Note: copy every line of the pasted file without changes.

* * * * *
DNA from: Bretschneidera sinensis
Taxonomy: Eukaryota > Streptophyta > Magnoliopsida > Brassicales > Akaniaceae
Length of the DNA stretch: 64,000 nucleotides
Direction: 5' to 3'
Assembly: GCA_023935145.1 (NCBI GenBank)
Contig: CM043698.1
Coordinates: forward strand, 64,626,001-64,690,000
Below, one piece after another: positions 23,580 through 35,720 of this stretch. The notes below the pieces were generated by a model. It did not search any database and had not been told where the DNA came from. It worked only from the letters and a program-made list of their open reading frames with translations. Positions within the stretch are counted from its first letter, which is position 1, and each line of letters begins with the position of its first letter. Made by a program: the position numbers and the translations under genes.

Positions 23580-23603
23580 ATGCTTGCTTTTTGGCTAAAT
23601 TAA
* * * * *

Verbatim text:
DNA from: Bretschneidera sinensis
Taxonomy: Eukaryota > Streptophyta > Magnoliopsida > Brassicales > Akaniaceae
Length of the DNA stretch: 64,000 nucleotides
Direction: 5' to 3'
Assembly: GCA_023935145.1 (NCBI GenBank)
Contig: CM043698.1
Coordinates: forward strand, 64,626,001-64,690,000
Below, one piece after another: positions 23,580 through 35,720 of this stretch. The notes below the pieces were generated by a model. It did not search any database and had not been told where the DNA came from. It worked only from the letters and a program-made list of their open reading frames with translations. Positions within the stretch are counted from its first letter, which is position 1, and each line of letters begins with the position of its first letter. Made by a program: the position numbers and the translations under genes.

Positions 23580-23603
23580 ATGCTTGCTTTTTGGCTAAAT
23601 TAA